This September—though we’re not really sure exactly when—Apple will release its latest edition of their iPhone.
When the first iPhone launched in 2007, it turned the cellphone marketplace on its head; Steve Jobs promised that this product would “reinvent the phone,” and it did—for a while, at least.
The large, flat touch screen with only one physical button. The integration with iTunes and the overall media capabilities. The fact that you were basically carrying a computer in your pocket. We had never seen anything like it, and we loved it.
In the seven years since, as we’ve moved from the iPhone 3S to 4S to 5S (all of which cost in the ballpark of $600), the novelty is wearing off. While each version has featured various improvements to various aspects of the device, it is ultimately still the same iPhone.
Not only that, but these improvements generally already exist in another phone that’s on the market. So, while the rumor mill may be churning, what I’m hearing isn’t anything to shout about. Large screen? Been there. Scratch-proof design? Done that.
It’s not that I dislike iPhones—our company provides every employee with one when they come aboard. The operating system is solid, the security is thoughtful, and for quite some Apple dominated the app scene in a big way.
My issue is that I couldn’t even make it through that praise without using the past tense.
Far and away, Samsung has had incredible success in answering the demands of the market. You can choose a waterproof model if you don’t want to worry about burying your phone in rice and crossing your fingers. You can choose a 7-inch screen if you like watching movies in that special little nook of your bed. Or you can choose the “rugged” variety if you like brawling with grizzly bears or whatever.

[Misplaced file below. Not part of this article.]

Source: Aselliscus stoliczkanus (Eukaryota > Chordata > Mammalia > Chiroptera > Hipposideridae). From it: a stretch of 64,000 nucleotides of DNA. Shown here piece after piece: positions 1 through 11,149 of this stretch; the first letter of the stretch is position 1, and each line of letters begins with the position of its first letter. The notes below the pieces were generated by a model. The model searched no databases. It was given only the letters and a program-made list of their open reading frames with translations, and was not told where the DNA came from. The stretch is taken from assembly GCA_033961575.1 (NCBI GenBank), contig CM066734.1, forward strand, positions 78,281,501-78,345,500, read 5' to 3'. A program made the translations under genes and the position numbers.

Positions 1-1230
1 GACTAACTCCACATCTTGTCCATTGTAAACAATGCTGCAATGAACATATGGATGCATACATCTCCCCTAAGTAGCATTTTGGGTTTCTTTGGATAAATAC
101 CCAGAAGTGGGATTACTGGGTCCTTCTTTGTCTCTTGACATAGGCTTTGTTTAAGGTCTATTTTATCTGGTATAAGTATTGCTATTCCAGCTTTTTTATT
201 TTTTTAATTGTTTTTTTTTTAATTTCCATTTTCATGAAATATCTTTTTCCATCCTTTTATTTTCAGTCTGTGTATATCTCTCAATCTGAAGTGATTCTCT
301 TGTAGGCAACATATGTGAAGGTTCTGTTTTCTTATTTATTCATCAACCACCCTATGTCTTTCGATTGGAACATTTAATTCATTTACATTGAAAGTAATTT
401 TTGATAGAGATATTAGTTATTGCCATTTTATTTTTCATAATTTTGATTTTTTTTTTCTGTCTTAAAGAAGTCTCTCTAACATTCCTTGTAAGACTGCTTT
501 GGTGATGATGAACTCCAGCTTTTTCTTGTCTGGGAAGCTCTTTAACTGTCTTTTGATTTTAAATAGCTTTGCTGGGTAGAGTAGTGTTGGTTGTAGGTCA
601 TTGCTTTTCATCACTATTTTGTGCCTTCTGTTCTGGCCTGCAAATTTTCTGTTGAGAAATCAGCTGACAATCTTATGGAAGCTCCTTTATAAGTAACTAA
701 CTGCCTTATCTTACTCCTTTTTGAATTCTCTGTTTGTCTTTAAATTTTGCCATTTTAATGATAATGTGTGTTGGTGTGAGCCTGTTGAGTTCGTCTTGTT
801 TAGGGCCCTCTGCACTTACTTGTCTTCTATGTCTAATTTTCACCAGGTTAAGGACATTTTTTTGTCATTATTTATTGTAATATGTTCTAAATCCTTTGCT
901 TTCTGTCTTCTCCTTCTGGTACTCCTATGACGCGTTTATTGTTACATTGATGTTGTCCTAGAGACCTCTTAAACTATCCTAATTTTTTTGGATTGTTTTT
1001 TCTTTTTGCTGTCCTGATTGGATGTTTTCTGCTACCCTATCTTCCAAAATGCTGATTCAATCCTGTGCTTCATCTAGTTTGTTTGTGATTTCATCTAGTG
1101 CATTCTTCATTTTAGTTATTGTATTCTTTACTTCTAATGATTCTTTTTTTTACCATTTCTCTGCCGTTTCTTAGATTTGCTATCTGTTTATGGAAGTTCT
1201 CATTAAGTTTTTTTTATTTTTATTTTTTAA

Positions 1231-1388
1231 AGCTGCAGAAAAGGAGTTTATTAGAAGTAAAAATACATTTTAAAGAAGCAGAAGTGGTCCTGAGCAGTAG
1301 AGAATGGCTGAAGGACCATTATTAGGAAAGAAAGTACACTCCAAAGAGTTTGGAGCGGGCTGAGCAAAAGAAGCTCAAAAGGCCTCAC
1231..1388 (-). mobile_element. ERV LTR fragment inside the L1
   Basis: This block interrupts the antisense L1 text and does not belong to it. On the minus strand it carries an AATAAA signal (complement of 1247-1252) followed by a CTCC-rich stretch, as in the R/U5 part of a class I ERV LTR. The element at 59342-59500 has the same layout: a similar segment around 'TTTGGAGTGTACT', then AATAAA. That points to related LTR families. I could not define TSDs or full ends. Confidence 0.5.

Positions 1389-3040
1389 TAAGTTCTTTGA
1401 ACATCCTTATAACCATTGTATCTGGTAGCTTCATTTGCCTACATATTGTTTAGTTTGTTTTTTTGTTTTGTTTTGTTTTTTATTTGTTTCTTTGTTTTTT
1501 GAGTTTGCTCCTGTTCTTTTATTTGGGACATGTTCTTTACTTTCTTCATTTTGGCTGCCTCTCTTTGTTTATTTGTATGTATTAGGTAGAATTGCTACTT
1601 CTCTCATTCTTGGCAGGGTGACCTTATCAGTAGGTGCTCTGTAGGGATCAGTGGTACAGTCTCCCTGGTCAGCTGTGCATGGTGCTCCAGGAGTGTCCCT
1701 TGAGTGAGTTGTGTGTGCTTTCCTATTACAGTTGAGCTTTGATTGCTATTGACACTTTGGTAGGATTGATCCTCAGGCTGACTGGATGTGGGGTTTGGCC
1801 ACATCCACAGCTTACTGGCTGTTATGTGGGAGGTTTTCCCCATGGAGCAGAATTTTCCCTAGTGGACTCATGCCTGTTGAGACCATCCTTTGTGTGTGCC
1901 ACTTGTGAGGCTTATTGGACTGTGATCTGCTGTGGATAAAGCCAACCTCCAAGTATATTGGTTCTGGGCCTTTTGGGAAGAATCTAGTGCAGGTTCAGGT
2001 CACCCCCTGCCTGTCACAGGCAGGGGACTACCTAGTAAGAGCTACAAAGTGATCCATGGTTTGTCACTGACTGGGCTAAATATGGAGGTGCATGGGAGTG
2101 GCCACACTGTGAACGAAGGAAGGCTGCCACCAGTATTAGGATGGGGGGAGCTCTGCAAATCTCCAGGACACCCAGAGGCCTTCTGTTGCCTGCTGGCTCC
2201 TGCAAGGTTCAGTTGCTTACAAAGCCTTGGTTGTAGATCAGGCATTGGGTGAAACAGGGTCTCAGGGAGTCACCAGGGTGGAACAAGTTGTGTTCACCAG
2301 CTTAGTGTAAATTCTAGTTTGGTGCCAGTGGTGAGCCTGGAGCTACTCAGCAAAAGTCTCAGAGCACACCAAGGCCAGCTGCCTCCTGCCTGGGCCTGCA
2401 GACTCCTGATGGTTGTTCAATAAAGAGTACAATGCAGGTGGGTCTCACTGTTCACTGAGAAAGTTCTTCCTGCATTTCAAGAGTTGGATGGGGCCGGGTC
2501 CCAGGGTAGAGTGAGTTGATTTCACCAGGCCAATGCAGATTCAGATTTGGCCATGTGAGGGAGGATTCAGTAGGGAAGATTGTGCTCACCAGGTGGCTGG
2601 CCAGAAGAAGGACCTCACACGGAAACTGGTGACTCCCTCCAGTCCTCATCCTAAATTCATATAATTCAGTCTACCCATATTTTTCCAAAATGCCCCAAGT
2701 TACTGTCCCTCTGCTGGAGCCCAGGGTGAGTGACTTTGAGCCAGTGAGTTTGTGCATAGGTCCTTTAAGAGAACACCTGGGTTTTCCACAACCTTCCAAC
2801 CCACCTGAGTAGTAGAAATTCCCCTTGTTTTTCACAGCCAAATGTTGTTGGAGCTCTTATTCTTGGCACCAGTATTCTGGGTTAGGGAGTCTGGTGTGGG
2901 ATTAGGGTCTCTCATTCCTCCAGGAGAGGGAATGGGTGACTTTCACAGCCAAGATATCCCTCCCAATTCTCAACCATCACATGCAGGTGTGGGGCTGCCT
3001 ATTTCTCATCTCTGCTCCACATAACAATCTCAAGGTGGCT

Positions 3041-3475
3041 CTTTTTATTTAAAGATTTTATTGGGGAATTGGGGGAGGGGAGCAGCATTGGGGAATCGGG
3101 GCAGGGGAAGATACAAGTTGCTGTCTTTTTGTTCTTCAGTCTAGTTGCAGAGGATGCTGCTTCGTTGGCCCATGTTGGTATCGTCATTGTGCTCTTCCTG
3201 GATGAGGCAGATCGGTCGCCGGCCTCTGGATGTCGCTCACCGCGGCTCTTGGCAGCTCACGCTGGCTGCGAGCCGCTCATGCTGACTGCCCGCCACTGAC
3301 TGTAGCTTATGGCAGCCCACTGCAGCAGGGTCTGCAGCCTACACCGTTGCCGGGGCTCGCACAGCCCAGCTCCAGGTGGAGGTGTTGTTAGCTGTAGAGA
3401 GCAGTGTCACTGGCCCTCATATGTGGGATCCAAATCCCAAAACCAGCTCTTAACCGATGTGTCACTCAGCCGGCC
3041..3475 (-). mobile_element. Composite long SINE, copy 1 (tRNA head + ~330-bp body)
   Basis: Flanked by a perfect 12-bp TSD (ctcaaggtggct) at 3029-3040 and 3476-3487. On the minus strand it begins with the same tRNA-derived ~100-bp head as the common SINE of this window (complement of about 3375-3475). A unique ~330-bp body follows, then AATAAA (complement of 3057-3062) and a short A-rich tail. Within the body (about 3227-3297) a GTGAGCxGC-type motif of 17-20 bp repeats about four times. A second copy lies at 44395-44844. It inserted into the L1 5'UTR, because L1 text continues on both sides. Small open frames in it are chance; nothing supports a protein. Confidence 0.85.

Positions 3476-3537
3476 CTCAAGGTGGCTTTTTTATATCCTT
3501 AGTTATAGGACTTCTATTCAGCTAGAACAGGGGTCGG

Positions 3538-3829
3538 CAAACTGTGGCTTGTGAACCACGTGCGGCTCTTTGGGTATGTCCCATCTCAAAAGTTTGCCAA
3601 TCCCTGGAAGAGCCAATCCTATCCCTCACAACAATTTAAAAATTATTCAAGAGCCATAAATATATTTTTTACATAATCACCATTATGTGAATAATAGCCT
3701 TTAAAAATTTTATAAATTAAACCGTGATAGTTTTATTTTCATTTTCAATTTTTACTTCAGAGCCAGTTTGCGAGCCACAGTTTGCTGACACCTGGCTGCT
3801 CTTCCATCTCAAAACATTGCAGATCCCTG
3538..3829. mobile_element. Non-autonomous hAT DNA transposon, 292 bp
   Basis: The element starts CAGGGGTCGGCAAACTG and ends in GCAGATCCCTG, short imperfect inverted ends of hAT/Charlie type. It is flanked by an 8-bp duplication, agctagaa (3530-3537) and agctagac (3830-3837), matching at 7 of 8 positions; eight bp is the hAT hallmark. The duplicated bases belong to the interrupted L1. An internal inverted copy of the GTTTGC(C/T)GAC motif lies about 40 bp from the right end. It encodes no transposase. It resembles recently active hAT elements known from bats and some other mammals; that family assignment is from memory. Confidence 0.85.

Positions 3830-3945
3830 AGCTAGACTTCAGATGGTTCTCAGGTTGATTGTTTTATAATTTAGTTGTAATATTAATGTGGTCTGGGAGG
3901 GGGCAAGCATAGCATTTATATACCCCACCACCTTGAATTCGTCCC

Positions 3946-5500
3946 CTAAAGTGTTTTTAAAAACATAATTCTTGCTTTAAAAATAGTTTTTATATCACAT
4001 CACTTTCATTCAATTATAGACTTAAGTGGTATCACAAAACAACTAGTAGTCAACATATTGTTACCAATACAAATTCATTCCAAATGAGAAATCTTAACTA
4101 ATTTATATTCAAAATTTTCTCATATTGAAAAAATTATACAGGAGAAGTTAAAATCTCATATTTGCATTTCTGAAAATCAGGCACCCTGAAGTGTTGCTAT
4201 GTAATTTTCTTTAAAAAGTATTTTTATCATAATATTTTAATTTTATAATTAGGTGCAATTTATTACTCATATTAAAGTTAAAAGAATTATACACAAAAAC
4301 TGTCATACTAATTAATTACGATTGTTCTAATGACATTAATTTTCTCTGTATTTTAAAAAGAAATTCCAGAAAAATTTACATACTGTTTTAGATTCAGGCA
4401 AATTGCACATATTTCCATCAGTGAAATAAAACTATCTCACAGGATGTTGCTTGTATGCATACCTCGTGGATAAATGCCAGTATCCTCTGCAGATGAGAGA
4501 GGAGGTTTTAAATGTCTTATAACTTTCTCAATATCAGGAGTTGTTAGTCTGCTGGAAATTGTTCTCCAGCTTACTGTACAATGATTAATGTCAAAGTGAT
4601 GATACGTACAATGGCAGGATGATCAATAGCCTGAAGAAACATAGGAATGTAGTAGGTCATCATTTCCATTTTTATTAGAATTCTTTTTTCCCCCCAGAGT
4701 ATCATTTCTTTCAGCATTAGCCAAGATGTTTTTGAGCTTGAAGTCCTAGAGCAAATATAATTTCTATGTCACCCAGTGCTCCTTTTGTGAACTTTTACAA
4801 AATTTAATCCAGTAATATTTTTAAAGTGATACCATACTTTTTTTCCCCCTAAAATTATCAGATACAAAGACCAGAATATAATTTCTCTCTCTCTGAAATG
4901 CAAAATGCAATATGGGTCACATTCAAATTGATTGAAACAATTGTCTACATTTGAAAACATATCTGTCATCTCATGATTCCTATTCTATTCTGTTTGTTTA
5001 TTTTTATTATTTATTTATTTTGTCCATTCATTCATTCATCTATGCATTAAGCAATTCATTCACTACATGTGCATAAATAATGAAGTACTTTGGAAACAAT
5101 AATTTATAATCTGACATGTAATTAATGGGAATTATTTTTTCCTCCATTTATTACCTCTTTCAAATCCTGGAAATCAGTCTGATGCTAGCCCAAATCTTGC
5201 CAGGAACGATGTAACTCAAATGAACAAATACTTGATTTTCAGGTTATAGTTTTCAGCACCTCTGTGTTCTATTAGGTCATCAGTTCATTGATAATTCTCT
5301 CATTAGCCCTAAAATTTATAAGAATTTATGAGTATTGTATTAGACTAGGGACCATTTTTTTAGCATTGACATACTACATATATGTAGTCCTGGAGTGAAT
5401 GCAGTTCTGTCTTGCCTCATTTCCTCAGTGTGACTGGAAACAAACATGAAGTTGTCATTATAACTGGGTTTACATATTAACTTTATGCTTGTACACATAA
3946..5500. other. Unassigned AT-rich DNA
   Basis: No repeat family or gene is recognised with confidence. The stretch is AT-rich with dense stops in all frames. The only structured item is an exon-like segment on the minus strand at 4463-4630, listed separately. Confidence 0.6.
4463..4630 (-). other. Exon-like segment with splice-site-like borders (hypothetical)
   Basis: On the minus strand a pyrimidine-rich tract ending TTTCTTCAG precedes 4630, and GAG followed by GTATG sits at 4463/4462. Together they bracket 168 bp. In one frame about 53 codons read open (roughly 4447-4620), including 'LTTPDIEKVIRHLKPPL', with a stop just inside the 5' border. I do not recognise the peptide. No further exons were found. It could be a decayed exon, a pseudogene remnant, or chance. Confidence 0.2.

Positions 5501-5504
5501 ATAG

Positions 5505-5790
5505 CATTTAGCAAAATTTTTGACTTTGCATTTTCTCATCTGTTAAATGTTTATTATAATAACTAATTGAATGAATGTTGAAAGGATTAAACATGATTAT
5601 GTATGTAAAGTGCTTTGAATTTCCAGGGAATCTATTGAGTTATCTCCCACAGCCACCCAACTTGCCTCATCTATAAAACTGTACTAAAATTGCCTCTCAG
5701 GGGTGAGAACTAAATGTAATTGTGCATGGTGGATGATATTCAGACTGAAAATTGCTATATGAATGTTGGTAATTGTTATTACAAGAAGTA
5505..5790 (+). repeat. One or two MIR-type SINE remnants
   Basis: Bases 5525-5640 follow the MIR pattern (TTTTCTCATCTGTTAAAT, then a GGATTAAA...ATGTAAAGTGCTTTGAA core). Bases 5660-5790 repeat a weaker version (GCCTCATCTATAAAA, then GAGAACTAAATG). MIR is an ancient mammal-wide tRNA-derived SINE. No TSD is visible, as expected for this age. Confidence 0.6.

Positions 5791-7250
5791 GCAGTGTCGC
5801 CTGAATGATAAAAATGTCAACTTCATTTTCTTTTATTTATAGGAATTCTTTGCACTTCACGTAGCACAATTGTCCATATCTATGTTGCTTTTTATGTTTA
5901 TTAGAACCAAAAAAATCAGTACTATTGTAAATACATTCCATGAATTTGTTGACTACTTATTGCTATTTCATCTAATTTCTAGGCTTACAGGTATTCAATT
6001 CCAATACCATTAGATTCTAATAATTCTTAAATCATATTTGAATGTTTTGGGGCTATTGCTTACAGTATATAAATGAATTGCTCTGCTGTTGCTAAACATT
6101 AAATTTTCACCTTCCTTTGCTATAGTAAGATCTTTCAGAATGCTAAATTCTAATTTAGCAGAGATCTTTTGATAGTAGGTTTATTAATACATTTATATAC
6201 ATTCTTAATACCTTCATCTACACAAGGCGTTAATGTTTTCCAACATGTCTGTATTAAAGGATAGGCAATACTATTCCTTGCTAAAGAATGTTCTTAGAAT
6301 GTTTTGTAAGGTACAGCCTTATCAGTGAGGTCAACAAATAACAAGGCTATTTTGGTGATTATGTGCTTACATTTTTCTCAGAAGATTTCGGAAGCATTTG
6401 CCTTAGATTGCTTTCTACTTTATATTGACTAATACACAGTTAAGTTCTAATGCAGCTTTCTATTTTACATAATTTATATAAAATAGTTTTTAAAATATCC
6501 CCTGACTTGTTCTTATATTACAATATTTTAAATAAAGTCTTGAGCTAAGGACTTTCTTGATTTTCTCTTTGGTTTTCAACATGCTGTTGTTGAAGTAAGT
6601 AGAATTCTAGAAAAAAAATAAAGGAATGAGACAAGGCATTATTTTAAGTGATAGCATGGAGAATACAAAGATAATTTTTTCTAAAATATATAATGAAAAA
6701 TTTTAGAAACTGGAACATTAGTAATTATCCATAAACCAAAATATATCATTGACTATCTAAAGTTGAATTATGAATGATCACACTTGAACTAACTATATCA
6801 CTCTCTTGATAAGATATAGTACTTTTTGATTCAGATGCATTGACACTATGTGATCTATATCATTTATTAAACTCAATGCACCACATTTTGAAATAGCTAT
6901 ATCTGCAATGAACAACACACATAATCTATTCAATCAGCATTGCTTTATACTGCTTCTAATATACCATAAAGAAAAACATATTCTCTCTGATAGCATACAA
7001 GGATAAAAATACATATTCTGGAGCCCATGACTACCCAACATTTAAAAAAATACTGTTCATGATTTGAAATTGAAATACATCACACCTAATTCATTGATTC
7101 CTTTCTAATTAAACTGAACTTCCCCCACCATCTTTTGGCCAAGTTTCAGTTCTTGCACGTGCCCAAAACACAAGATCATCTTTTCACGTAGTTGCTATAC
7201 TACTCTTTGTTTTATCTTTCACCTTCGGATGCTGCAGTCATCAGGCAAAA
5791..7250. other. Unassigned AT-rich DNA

Consumers love having options. Period. And somewhere along the line Apple has lost sight of this.
Now, I’m not surprised when I walk through the Dubai International Airport to see a nearly vacant Apple store and a Samsung store that is swarming with customers. I will be equally as unfazed if the iPhone 6 launch is met with a less-than-stellar showing (relatively speaking, of course).
Sorry, Apple, but the iPhone isn’t reinventing anything these days. Instead, it’s shuffling its way down the paths Samsung and other providers have already tread.
But don’t worry too much—I hear parents really dig it.
Update 9/10/14: Yeah, big deal.
[xyz-ihs snippet="1"]What do you think? Will Apple make a comeback? Am I dead wrong about the lot of it? Email me![xyz-ihs snippet="2"]
October 16, 2019
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